Compulsory retirement age in public sector to be raised to 70

  • 6 Dec 2017
  • Irish Independent
  • Kevin Doyle Group Political Editor –

THE compulsory retirement age for public sector workers is to rise to 70 under plans to be announced today, the Irish Independent understands.

Workers will be allowed to retain their jobs for five years longer than is currently the case in a bid to overcome an anomaly that has left thousands of people on the dole.

Under existing rules public servants are required to leave their job at 65, but are unable to receive the State pension until they turn 66.

As a result an estimated 5,000 older people are currently in a ‘no man’s land’ when it comes to social welfare entitlements.

These people are obliged to sign for the dole and formally pretend they are “available for work” until they qualify for the old-age pension 12 months after being forced out of the workplace.

The problem was to be compounded in 2021 when the pension age increases to 67. And within a decade the pension age is due to rise to 68.

The Irish Independent previously revealed that OPW Minister Kevin ‘Boxer’ Moran sought changes to the compulsory retirement age during negotiations for last October’s budget.

Finance Minister Paschal Donohoe commissioned a review of the situation which has now recommended the retirement age be gradually increased to 70.

However, there is no requirement on workers to remain in the workforce until this age if they wish to retire earlier.

Mr Moran said he was delighted with the development.

“It’s something I’ve been campaigning about since the Independent Alliance entered negotiations for Government,” he said.

“I believe if people are forced to retire at 65 and don’t get a pension until 68, it makes no sense. Let’s call a spade a spade, they are been forced onto social welfare.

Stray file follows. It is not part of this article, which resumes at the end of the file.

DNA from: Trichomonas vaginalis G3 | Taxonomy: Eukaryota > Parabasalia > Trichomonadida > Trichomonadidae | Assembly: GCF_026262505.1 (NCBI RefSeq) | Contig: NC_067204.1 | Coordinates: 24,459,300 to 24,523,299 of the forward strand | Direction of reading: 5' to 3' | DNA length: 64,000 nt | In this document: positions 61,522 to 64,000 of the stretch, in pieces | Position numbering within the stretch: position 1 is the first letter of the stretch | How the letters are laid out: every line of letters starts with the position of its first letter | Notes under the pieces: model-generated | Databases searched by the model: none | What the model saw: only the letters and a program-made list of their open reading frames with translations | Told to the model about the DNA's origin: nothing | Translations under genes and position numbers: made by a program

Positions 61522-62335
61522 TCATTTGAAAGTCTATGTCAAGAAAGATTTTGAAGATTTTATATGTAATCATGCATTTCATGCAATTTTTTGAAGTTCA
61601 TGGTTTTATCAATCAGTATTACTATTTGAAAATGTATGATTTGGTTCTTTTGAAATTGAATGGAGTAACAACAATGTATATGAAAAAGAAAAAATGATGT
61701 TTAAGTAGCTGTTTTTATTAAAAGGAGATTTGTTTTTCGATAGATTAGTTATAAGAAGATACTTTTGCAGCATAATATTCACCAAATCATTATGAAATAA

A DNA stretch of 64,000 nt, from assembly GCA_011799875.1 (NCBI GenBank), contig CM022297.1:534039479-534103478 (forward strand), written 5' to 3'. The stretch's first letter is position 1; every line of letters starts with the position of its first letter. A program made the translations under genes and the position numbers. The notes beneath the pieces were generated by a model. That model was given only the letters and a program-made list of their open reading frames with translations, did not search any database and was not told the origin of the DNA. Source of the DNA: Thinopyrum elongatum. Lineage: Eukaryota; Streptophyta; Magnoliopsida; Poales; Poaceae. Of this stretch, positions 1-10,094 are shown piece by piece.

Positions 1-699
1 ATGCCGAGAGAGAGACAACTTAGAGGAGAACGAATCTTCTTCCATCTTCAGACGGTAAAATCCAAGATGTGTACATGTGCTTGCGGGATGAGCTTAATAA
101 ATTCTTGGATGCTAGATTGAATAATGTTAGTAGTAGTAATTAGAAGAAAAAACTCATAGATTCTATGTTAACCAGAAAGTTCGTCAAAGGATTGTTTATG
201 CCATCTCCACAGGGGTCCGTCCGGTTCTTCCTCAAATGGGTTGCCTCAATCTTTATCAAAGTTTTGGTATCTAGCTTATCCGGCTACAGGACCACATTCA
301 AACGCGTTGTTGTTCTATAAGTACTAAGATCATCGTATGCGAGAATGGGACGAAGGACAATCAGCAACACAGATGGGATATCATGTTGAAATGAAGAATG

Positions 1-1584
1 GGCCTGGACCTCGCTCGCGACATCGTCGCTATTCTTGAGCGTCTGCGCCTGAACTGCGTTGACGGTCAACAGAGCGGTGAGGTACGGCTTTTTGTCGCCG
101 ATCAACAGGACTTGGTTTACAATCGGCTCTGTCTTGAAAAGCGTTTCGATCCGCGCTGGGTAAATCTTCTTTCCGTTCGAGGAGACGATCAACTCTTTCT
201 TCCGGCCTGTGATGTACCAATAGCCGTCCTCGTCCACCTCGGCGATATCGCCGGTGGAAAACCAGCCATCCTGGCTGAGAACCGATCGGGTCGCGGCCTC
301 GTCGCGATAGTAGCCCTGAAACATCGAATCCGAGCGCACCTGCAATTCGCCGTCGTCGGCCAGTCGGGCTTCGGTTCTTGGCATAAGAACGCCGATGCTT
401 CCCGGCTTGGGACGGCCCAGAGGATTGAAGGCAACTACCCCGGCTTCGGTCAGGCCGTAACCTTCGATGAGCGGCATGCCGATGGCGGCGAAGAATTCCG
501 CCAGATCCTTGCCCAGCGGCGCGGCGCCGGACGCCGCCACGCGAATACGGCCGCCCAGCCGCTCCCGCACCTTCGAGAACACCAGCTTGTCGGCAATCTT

“Now they will be entitled to continue working if they want. And if they don’t, they can retire.”

He described the announcement to be made by Mr Donohoe today as “a big win all around”.

The move is likely to receive cross-party support as Fianna Fáil’s social protection spokesman Willie O’Dea previously called for the abolition of the compulsory retirement age.

While there is no single fixed retirement age for employees, many workplaces do set 65 years as the exit date in their employee contracts.

The retirement age in the public sector for most workers who joined before 2013 is 65 years, which constitutes the vast majority of those still working.

For those who joined since January 1, 2013, the retirement age is 66.


3 Responses to Compulsory retirement age in public sector to be raised to 70

  1. Eugene December 6, 2017 at 2:28 pm #

    Where are the Gardai in all of this. Currently they have to go at 60, will they be allowed to go on to 63, 65, 70 ? . I heard firemen are mentioned as not qualifying, Some Gardai reaching 60 have been looking to stay longer, I don’t really know why, but some seem to love the job.

    • Gensec December 6, 2017 at 5:12 pm #

      Like everything new that is introduced. It will have a commencement date. Gardaí are unlikely to be included in this new arrangement, but I’m sure the Staff Associations shall fight that good cause.

  2. patrick joseph mc December 6, 2017 at 10:20 pm #

    One would need to read the small print to get the detail ,The retirement age for the Gardai post 2013 is 55 with an early extension until 60 on medical and other criteria ,Pension regulations are different and there is provision under public service pension regulations of moving within the wider public service.Each pension will be individualized based on service There are currently four public Service pensions schemes at least The big dates are 1995 2004 20012 2013 ,

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